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Heavy battles in Gaza City on eve of new truce talks

2024-07-10 HKT 03:44
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  • Hamas says the fighting in Gaza City is "the most intense in months." Photo: Reuters
    Hamas says the fighting in Gaza City is "the most intense in months." Photo: Reuters
Israeli forces in war-ravaged Gaza City pushed on with a major offensive on Tuesday that has again displaced Palestinians, as UN experts said children were dying in a "starvation campaign."

Troops, tanks and fighter jets swooped on Gaza's biggest urban area on the eve of new contacts in Qatar aiming for an eventual hostage-prisoner exchange and a truce in the war raging into its 10th month.

CIA director William Burns and Israel's Mossad chief David Barnea are due to travel to Qatar on Wednesday, after Burns held talks with Egypt's President Abdel Fattah al-Sisi in Cairo.

Hamas, whose October 7 attack triggered the war, has accused Israeli Prime Minister Benjamin Netanyahu of deliberately escalating fighting in Gaza City and Rafah, in the territory's south, to thwart an agreement.

The Islamist group's Qatar-based political chief Ismail Haniyeh said he had made "urgent contact" with mediators, warning that the "catastrophic consequences" of the latest battles could "reset the negotiation process to square one."

Hamas's armed wing, the Ezzedine Al-Qassam Brigades, described the fighting in Gaza City in recent days as "the most intense in months."

Militants were fighting with rockets, mortars and explosives, it said.

After almost two weeks of battles in Gaza City's eastern Shujaiya district, Israeli forces have extended the fighting into the city's east, west and south.

Residents reported helicopter strikes, "explosions and numerous gun battles" in the city's southwest.

Israel's military said it was pursuing Palestinian militants in Gaza City, six months after it said it had dismantled Hamas's "military framework" in the territory's north.

Aircraft struck the city as troops were engaged in "close-quarters combat," seizing weapons and destroying tunnels, the military said, reporting "dozens" of militants killed.

The United Nations said tens of thousands of civilians have been affected by the surge in fighting since the first of three evacuation orders for Gaza City was declared on June 27.

Thousands were seen marching down dusty roads past bombed-out buildings, with mothers carrying babies and others packing belongings onto donkey carts.

The UN Human Rights Office said it was "appalled" at the way civilians, many of whom have been displaced multiple times, have been ordered to head to areas where "military operations are ongoing and where civilians continue to be killed and injured."

Gaza City residents have now been told to move south to Deir al-Balah, which the UN office said "is already seriously overcrowded" with displaced Palestinians.

Separately, independent UN rights experts accused Israel of carrying out a "targeted starvation campaign" that has resulted in the deaths of Gazan children.

"Israel's intentional and targeted starvation campaign against the Palestinian people is a form of genocidal violence," the experts said in a statement.

"Thirty-four Palestinians have died from malnutrition since October 7, the majority being children," said the experts, who are appointed by the UN Human Rights Council but who do not speak on behalf of the United Nations.

Israel's mission to the UN in Geneva accused the panel's members of "spreading misinformation" and "supporting Hamas propaganda."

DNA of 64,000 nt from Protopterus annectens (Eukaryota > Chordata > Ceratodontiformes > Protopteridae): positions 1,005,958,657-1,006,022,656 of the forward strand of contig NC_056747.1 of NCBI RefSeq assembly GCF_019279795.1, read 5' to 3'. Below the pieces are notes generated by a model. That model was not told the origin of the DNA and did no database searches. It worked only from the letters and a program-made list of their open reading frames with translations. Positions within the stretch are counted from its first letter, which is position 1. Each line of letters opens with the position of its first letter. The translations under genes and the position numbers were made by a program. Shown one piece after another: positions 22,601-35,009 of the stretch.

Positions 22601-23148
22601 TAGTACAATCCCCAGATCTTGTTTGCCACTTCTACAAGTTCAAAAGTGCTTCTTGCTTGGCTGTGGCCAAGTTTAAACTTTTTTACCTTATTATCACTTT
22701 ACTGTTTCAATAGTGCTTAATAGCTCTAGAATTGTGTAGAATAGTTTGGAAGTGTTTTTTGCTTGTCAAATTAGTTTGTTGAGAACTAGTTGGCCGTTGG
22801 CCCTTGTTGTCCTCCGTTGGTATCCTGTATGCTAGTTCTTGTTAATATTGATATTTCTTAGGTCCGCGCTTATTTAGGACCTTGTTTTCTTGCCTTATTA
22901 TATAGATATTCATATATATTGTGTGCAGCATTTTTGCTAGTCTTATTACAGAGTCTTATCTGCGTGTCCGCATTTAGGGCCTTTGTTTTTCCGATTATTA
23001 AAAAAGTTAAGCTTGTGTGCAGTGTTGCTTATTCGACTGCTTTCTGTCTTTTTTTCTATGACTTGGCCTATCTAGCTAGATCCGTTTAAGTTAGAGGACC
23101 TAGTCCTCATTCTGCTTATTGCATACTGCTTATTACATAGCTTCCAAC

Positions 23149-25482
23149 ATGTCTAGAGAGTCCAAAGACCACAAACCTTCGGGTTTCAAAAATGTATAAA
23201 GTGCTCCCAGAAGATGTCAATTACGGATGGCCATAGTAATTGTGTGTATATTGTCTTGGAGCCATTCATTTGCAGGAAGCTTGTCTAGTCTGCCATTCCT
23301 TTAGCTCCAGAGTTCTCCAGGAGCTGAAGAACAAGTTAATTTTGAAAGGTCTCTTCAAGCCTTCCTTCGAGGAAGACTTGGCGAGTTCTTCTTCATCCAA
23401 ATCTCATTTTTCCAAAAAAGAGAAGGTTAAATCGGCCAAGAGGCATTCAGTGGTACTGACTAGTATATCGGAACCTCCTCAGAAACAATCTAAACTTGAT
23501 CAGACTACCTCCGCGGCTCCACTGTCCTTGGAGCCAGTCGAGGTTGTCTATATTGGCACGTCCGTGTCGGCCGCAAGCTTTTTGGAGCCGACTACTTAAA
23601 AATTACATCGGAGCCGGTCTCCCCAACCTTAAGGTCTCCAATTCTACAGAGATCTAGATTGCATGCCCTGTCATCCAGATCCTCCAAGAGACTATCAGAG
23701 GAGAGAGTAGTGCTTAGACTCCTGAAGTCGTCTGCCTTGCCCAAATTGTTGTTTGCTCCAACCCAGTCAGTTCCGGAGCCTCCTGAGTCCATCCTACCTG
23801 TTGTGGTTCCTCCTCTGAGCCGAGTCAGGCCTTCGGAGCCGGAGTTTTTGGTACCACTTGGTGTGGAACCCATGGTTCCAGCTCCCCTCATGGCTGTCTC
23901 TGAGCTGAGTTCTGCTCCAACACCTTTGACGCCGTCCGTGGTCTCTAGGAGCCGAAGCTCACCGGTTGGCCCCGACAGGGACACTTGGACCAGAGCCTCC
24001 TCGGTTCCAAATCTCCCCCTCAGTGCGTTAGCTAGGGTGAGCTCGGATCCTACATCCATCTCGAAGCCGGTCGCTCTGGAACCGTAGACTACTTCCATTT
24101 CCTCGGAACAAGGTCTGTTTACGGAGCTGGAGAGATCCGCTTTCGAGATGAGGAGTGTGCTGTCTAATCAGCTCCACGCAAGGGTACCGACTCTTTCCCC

The war started with Hamas's October 7 attack on southern Israel that resulted in the deaths of 1,195 people, mostly civilians, according to a tally based on Israeli figures.

The militants seized 251 hostages, 116 of whom remain in Gaza, including 42 the military says are dead.

Israel responded with a military offensive that has killed at least 38,243 people in Gaza, also mostly civilians, according to figures from the Hamas-run territory's health ministry.

The toll includes at least 50 killed over the past 24 hours, said a ministry statement on Tuesday.

Qatar and Egypt, supported by the United States, have been engaged in months of behind-the-scenes contacts to start truce talks and organise an exchange of hostages for Palestinian prisoners held in Israeli jails.

Hamas has signalled that it would drop its insistence on a "complete" ceasefire – which Israel had repeatedly rejected – as a condition for starting talks.

Netanyahu has set out conditions for talks, including that "any deal will allow Israel to return and fight until all the goals of the war are achieved," including the destruction of Hamas.

As the Gaza war has raged on, Israel has also exchanged regular cross-border fire with Lebanon's Hezbollah, allies of Hamas, heightening fears of an all-out war.

Hezbollah on Tuesday released a video showing aerial surveillance footage it said was taken over intelligence and military positions in the Israeli-annexed Syrian Golan Heights.

The release came after an Israeli strike killed a senior Hezbollah commander last week. The group's chief Hassan Nasrallah was expected to make a televised address on Wednesday at an event commemorating the slain fighter.

Israeli Foreign Minister Israel Katz told Nasrallah on social media to "stop the threats and violence," and "withdraw" Hezbollah forces from the border area, in line with a 2006 UN Security Council resolution that ended their latest major war.

The Lebanese government has supported the implementation of Resolution 1701, which called for armed personnel to pull back north of the Litani River, some 30 kilometres from the border with Israel.

If a full-blown conflict breaks out, Israel's top diplomat said Nasrallah "will be considered the destroyer of Lebanon." (AFP)

Heavy battles in Gaza City on eve of new truce talks